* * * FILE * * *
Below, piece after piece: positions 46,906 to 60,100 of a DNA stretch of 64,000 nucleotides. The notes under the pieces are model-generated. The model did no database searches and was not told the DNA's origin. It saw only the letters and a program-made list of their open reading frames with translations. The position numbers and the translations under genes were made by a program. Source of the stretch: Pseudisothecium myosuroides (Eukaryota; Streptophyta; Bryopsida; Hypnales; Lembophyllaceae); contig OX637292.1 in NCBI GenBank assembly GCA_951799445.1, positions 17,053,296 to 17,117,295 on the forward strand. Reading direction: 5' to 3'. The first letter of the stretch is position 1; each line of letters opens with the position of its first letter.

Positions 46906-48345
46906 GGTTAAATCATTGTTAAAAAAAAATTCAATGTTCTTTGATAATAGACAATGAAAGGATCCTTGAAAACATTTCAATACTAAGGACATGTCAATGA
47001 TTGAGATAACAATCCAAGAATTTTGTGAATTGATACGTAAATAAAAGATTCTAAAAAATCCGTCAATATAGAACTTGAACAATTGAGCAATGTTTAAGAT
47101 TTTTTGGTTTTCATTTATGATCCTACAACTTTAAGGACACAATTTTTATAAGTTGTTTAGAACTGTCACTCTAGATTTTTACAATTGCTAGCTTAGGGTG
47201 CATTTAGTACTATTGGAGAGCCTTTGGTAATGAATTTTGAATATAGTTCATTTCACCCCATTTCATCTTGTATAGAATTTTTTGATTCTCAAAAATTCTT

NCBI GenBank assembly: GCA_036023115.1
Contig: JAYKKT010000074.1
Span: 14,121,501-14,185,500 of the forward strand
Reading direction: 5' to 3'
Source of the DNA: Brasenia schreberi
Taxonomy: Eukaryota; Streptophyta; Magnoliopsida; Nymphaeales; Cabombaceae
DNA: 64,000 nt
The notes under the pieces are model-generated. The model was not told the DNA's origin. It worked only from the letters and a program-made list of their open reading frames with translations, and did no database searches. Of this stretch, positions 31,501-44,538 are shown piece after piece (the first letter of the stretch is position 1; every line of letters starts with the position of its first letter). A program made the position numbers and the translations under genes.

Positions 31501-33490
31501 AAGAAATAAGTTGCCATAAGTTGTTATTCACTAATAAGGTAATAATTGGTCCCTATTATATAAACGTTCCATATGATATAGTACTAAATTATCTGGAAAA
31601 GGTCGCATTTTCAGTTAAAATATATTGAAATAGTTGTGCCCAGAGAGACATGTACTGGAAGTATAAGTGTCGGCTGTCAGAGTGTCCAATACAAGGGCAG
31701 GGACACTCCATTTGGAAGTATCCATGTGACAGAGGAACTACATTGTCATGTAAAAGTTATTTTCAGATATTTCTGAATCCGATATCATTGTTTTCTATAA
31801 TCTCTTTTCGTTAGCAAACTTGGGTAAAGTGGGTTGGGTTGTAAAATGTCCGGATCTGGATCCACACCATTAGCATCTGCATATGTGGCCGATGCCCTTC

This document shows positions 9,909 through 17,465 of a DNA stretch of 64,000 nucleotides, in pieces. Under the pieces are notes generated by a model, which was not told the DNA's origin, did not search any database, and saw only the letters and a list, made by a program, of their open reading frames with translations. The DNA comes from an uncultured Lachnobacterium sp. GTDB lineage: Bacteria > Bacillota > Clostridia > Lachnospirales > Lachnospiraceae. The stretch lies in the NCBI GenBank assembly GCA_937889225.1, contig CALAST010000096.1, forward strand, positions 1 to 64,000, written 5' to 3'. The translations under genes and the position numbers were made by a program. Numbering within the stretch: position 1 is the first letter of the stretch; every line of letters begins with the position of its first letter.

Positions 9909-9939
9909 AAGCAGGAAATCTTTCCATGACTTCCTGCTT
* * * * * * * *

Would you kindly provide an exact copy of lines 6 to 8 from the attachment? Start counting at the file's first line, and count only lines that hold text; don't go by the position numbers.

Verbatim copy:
47201 CATTTAGTACTATTGGAGAGCCTTTGGTAATGAATTTTGAATATAGTTCATTTCACCCCATTTCATCTTGTATAGAATTTTTTGATTCTCAAAAATTCTT

NCBI GenBank assembly: GCA_036023115.1
Contig: JAYKKT010000074.1